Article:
Mainstream reviews of the play were generally positive. In the L.A. Weekly , Paul Birchall calls it a "compelling drama" whose "production never overplays its emotional hand, opting instead for an understated melancholy that is both elegant and searing." Jennifer Ta of the Daily Bruin Calls the performances "moving" but finds fault with some technical aspects of the staging of the 2010 version. Reviewing a 2016 performance in Washington, D.C., John Stoltenberg calls it "an extraordinary and essential play." [1]

However some Asian American admirers of John Okada's novel objected to changes playwright Narasaki made to the plot, in particular the changed ending. Playwright Frank Chin wrote that "we should not fxxk with the end as written. Okada isn't the same rewritten, and Narasaki knows he's violated the work he claims inspired him." Journalist and filmmaker Frank Abe noted that "... it is well-established that much of No-No Boy ’s power and authenticity lies in its furiously violent and tragic ending. Okada cuts to the bone. He holds nothing back, and most importantly he tries to please no one." According to Abe, the "hopeful, happy ending of the stage adaptation cheapens the work. It's now mush." He goes to to implore audiences to "[r]eject this adaptation for what it is: a bowdlerizing of the work of John Okada." In his response to such criticism, Narasaki noted that neither Chin nor Abe had seen nor read the play and went on to cite the difficulties of adapting a work that largely takes place inside the head of the protagonist. "I did not change the ending to 'fxxk with No-No Boy ,' I changed the ending because, in my opinion, the book's ending simply would not work onstage, either practically or dramatically," he wrote. He later wrote that many of Okada's relatives had come to see the play and that "none expressed any misgivings about the adaptation." [2]

Authored by Brian Niiya , Densho

Footnotes

  1. Paul Birchall, L.A. Weekly , Apr. 1, 2010, http://www.laweekly.com/2010-04-01/stage/theater-reviews-the-confusion-of-my-illusion-the-psychic-sweet-sue/?storyPage=2 ; Jennifer Ta, Daily Bruin , Apr. 15, 2010, http://dailybruin.com/2010/04/15/theater-review-no-no-boy/ ; John Stoltenberg, "Review: 'No-No Boy' at Pan Asian Repertory Theatre," DC Metro Theater Arts , June 20, 2016, http://dcmetrotheaterarts.com/2016/06/20/review-40/ , all accessed on Mar. 27, 2017.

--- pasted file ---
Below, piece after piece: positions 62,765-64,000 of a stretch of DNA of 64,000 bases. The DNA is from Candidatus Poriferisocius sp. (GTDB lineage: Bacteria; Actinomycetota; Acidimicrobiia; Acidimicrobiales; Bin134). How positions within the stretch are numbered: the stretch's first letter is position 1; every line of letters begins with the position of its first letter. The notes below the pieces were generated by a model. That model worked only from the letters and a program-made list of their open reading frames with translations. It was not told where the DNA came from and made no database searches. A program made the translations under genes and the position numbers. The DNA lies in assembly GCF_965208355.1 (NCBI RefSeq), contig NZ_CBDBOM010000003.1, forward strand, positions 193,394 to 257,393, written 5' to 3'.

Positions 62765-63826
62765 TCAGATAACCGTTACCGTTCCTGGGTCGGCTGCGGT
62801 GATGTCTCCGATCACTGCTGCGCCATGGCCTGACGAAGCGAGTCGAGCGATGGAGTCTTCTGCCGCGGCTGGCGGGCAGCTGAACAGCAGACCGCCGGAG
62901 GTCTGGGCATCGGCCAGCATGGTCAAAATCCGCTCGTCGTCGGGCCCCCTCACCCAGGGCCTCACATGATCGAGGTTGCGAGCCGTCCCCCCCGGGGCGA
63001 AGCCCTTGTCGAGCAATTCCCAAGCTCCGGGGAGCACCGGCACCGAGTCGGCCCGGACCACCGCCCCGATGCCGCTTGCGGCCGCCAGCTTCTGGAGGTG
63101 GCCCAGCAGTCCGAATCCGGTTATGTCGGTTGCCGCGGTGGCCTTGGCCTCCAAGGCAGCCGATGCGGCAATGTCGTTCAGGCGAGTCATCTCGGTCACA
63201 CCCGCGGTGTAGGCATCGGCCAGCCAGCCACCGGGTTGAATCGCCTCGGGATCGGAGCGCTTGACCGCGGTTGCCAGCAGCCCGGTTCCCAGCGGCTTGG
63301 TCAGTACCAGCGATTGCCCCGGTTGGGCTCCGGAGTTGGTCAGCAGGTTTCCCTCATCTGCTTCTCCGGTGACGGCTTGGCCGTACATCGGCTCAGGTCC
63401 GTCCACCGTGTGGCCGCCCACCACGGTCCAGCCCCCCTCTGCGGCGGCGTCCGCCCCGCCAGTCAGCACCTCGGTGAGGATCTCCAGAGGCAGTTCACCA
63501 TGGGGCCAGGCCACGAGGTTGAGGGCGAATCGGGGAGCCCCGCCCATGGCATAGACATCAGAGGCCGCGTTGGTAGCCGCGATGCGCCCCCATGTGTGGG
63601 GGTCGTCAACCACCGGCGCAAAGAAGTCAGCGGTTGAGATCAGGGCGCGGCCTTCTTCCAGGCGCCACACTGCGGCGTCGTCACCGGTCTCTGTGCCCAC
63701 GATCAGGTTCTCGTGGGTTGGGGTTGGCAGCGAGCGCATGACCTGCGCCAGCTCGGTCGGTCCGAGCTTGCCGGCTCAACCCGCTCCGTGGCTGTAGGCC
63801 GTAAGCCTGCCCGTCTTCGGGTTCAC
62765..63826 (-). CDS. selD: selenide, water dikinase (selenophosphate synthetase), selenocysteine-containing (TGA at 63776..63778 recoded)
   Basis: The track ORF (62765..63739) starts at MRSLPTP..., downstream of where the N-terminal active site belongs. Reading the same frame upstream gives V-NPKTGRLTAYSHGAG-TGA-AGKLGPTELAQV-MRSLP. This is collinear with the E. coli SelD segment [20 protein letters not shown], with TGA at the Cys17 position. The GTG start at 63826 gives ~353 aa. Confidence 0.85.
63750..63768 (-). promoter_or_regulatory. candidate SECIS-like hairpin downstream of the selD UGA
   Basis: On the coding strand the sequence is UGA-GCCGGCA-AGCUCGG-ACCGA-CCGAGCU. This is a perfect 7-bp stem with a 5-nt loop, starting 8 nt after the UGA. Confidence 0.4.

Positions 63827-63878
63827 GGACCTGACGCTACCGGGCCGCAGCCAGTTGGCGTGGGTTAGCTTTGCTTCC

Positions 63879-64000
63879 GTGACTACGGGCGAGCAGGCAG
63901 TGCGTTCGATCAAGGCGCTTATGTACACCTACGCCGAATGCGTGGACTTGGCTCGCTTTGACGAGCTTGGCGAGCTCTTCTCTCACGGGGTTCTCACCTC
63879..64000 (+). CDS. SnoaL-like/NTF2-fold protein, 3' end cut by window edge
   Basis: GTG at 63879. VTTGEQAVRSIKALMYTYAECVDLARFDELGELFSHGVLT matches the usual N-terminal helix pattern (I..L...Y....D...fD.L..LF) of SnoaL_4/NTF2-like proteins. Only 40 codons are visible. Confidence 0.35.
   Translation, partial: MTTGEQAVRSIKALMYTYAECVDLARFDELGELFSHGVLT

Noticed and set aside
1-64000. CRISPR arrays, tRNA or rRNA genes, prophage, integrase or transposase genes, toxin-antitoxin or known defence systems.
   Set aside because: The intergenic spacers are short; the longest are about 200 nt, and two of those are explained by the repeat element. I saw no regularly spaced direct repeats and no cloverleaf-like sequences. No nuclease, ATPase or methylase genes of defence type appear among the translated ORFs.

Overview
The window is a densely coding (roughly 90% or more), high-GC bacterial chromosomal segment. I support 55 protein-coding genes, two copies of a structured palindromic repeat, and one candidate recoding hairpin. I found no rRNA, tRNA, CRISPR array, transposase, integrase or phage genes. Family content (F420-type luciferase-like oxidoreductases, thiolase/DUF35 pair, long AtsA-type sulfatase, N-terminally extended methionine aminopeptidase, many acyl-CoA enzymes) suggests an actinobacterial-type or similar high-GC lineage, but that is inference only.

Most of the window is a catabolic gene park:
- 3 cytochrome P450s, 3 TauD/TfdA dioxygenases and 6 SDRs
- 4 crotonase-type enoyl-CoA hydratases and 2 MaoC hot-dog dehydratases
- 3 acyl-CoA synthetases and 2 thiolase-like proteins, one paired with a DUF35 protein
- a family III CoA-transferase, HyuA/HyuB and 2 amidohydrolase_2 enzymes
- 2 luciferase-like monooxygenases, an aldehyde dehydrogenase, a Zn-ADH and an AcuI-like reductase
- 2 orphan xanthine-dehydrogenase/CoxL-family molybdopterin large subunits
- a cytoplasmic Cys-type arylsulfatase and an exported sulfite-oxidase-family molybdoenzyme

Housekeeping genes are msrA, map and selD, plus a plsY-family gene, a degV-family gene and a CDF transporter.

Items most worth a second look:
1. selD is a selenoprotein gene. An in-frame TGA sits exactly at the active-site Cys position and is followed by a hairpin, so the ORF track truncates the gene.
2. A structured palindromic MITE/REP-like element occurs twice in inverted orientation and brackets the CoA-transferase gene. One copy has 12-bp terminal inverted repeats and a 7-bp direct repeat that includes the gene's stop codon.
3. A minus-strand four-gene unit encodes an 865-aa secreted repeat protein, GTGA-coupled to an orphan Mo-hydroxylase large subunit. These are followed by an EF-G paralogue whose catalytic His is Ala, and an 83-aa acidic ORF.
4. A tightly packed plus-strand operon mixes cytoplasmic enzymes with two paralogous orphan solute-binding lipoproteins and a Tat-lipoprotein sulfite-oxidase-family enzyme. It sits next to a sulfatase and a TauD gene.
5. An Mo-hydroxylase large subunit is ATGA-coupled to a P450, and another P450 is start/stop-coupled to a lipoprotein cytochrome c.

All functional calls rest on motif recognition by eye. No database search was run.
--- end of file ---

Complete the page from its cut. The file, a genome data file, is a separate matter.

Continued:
2. Frank Abe, "Stage Adaptation of 'No-No Boy' Violates John Okada's Novel," Discover Nikkei , Apr. 29, 2015, http://www.discovernikkei.org/en/journal/2015/4/29/stage-adaptation-no-no-boy/ ; Frank Abe, "How Happy Ending in Stated 'No-No Boy' Bowdlerizes Okada's Novel," Discover Nikkei , Jul. 22, 2015 http://www.discovernikkei.org/en/journal/2015/7/22/staged-no-no-boy-bowdlerizes/ ; Ken Narasaki, "A Response to Frank Abe's Article," Discover Nikkei , Apr. 29, 2015, http://www.discovernikkei.org/en/journal/2015/4/29/no-no-boy/ ; Ken Narasaki, "A Response to Frank Abe's Opinion," Discover Nikkei , Jul. 22, 2015, http://www.discovernikkei.org/en/journal/2015/7/22/response-to-frank-abe/ , all accessed on Mar. 27, 2017.
Media Details
Date Opened 2010-03-27
Date Closed 2010-04-18
Location Miles Memorial Playhouse
Writer Ken Narasaki
Director Alberto Isaac
Producer Darlene Miyakawa
Website http://nonoboy2010.com
For More Information

For More Information

No No Boy 2010 Blog: http://nononoy2010.blogspot.com/ .

Narasaki, Ken. "Tackling No No Boy." Discover Nikkei website, Aug. 31, 2009. http://www.discovernikkei.org/en/journal/2009/8/31/no-no-boy/ .

———. "Vox Populi: Sons and Fathers." Rafu Shimpo , March 11, 2010. http://www.rafu.com/2010/03/vox-populi-sons-and-fathers/ .

———. "Dare to Be Naive." Discover Nikkei website, April 1, 2010. http://www.discovernikkei.org/en/journal/2010/04/01/dare-to-be-naive/ .